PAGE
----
Parasitoids indicate major climate-induced shifts in arctic communities

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  • Tuomas Kankaanpää, University of Helsinki
  • ,
  • Eero Vesterinen, University of Helsinki, University of Turku, Swedish University of Agricultural Sciences
  • ,
  • Bess Hardwick, University of Helsinki
  • ,
  • Niels M. Schmidt
  • Tommi Andersson, University of Turku
  • ,
  • Paul E. Aspholm, Norwegian Institute of Bioeconomy Research
  • ,
  • Isabel C. Barrio, University of Iceland
  • ,
  • Niklas Beckers, University of Bonn
  • ,
  • Joël Bêty, Universite du Quebec a Rimouski
  • ,
  • Tone Birkemoe, Norwegian University of Life Sciences
  • ,
  • Melissa DeSiervo, Dartmouth College
  • ,
  • Katherine H.I. Drotos, University of Guelph
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  • Dorothee Ehrich, UiT The Arctic University of Norway
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  • Olivier Gilg, Universite de Franche-Comte, Groupe de Recherche en Ecologie Arctique
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  • Vladimir Gilg, Groupe de Recherche en Ecologie Arctique
  • ,
  • Nils Hein, University of Bonn
  • ,
  • Toke T. Høye
  • Kristian M. Jakobsen, Aarhus Universitet
  • ,
  • Camille Jodouin, University of Guelph
  • ,
  • Jesse Jorna, University of Groningen
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  • Mikhail V. Kozlov, University of Turku
  • ,
  • Jean Claude Kresse
  • Don Jean Leandri-Breton, Universite du Quebec a Rimouski
  • ,
  • Nicolas Lecomte, Universite de Moncton, Canada Research Chair in Polar and Boreal Ecology and Centre d'etudes
  • ,
  • Maarten Loonen, University of Groningen
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  • Philipp Marr, University of Bonn
  • ,
  • Spencer K. Monckton, University of Guelph
  • ,
  • Maia Olsen, Greenland Institute of Natural Resources
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  • Josée Anne Otis, Universite de Moncton
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  • Michelle Pyle, University of Guelph
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  • Ruben E. Roos, Norwegian University of Life Sciences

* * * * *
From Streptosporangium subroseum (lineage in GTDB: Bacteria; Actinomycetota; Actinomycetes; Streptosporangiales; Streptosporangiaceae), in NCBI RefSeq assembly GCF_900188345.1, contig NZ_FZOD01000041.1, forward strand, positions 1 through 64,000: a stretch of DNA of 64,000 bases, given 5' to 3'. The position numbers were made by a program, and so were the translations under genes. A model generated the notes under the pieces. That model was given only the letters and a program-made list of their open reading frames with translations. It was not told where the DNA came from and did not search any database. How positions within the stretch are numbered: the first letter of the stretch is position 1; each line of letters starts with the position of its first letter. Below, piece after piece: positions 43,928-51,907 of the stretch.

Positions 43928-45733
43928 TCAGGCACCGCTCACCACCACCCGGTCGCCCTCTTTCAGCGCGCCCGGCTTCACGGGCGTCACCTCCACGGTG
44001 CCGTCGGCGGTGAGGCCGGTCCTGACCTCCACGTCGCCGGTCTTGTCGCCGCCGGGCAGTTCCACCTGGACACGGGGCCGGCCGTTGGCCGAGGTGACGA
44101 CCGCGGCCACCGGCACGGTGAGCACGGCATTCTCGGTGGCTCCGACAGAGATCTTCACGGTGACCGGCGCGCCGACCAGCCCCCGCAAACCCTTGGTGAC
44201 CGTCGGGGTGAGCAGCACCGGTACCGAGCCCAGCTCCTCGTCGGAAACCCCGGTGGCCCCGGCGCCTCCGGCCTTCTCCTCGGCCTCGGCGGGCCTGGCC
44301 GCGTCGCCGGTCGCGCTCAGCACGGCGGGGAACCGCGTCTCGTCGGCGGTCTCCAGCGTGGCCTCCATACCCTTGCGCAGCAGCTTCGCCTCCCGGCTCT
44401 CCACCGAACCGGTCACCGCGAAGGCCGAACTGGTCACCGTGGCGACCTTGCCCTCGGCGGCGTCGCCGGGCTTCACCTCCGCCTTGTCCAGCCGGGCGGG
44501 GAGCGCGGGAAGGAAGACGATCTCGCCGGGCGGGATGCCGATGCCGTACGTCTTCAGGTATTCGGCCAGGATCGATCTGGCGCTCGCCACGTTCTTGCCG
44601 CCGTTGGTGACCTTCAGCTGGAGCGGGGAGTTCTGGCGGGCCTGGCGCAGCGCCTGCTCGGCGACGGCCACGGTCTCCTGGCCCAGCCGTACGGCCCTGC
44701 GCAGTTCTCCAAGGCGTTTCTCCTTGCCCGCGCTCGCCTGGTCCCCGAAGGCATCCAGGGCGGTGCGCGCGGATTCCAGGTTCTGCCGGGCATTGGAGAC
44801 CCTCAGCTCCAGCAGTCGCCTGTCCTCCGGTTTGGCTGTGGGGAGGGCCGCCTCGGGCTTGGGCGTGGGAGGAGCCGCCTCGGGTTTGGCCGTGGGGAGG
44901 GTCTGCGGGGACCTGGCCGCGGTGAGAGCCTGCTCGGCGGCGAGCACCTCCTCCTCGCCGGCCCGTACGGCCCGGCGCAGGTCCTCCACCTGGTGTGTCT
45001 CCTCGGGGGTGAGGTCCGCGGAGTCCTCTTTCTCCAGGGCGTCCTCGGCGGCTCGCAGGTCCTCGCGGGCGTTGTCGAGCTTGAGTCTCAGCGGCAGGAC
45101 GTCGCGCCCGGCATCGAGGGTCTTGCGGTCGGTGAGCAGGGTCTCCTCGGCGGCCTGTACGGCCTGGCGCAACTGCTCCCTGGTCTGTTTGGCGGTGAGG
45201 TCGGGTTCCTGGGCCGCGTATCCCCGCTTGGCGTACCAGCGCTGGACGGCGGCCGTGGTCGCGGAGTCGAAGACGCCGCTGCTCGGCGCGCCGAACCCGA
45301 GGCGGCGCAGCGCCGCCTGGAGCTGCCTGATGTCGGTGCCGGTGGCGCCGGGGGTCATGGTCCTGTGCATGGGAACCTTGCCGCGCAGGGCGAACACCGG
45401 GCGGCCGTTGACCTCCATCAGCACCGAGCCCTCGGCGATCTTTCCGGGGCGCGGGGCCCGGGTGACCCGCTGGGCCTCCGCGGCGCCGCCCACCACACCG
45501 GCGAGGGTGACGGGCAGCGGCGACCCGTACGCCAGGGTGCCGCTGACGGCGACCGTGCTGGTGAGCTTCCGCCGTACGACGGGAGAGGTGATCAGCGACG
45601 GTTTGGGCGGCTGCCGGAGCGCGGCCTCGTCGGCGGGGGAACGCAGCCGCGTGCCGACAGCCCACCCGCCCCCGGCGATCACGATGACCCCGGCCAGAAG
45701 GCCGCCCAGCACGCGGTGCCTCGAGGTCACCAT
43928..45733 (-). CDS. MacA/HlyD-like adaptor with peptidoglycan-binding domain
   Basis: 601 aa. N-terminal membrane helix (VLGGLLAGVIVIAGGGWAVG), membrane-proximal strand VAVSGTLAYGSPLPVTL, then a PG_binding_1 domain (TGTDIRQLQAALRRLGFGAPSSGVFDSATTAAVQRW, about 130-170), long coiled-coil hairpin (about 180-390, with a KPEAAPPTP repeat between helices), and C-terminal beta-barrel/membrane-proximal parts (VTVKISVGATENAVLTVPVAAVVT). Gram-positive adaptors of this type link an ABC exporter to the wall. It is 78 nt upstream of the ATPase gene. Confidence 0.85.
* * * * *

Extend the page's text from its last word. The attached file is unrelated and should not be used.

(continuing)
• ,
  • Katrine Raundrup, Greenland Institute of Natural Resources
  • ,
  • Daria Rozhkova, Perm State National Research University
  • ,
  • Brigitte Sabard, Groupe de Recherche en Ecologie Arctique
  • ,
  • Aleksandr Sokolov, RAS - Institute of Plant and Animal Ecology, Ural Branch
  • ,
  • Natalia Sokolova, RAS - Institute of Plant and Animal Ecology, Ural Branch
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  • Anna M. Solecki, University of Guelph
  • ,
  • Christine Urbanowicz, Dartmouth College
  • ,
  • Catherine Villeneuve, Universite du Quebec a Rimouski
  • ,
  • Evgenya Vyguzova, Perm State National Research University
  • ,
  • Vitali Zverev, University of Turku
  • ,
  • Tomas Roslin, University of Helsinki, Swedish University of Agricultural Sciences

Climatic impacts are especially pronounced in the Arctic, which as a region is warming twice as fast as the rest of the globe. Here, we investigate how mean climatic conditions and rates of climatic change impact parasitoid insect communities in 16 localities across the Arctic. We focus on parasitoids in a widespread habitat, Dryas heathlands, and describe parasitoid community composition in terms of larval host use (i.e., parasitoid use of herbivorous Lepidoptera vs. pollinating Diptera) and functional groups differing in their closeness of host associations (koinobionts vs. idiobionts). Of the latter, we expect idiobionts—as being less fine-tuned to host development—to be generally less tolerant to cold temperatures, since they are confined to attacking hosts pupating and overwintering in relatively exposed locations. To further test our findings, we assess whether similar climatic variables are associated with host abundances in a 22 year time series from Northeast Greenland. We find sites which have experienced a temperature rise in summer while retaining cold winters to be dominated by parasitoids of Lepidoptera, with the reverse being true for the parasitoids of Diptera. The rate of summer temperature rise is further associated with higher levels of herbivory, suggesting higher availability of lepidopteran hosts and changes in ecosystem functioning. We also detect a matching signal over time, as higher summer temperatures, coupled with cold early winter soils, are related to high herbivory by lepidopteran larvae, and to declines in the abundance of dipteran pollinators. Collectively, our results suggest that in parts of the warming Arctic, Dryas is being simultaneously exposed to increased herbivory and reduced pollination. Our findings point to potential drastic and rapid consequences of climate change on multitrophic-level community structure and on ecosystem functioning and highlight the value of collaborative, systematic sampling effort.

OriginalsprogEngelsk
TidsskriftGlobal Change Biology
Vol/bind26
Nummer11
Sider (fra-til)6276-6295
Antal sider20
ISSN1354-1013
DOI
StatusUdgivet - nov. 2020

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